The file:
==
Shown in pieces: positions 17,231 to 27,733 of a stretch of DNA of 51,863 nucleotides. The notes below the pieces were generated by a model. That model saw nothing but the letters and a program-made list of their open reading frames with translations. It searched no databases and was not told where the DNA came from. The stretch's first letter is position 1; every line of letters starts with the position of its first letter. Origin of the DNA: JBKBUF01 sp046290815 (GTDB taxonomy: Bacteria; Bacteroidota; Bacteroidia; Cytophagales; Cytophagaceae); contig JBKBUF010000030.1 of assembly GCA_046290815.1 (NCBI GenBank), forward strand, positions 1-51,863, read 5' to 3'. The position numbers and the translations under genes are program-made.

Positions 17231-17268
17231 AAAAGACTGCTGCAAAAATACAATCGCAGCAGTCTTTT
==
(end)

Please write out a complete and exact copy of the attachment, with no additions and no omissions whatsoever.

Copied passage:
Shown in pieces: positions 17,231 to 27,733 of a stretch of DNA of 51,863 nucleotides. The notes below the pieces were generated by a model. That model saw nothing but the letters and a program-made list of their open reading frames with translations. It searched no databases and was not told where the DNA came from. The stretch's first letter is position 1; every line of letters starts with the position of its first letter. Origin of the DNA: JBKBUF01 sp046290815 (GTDB taxonomy: Bacteria; Bacteroidota; Bacteroidia; Cytophagales; Cytophagaceae); contig JBKBUF010000030.1 of assembly GCA_046290815.1 (NCBI GenBank), forward strand, positions 1-51,863, read 5' to 3'. The position numbers and the translations under genes are program-made.

Positions 17231-17268
17231 AAAAGACTGCTGCAAAAATACAATCGCAGCAGTCTTTT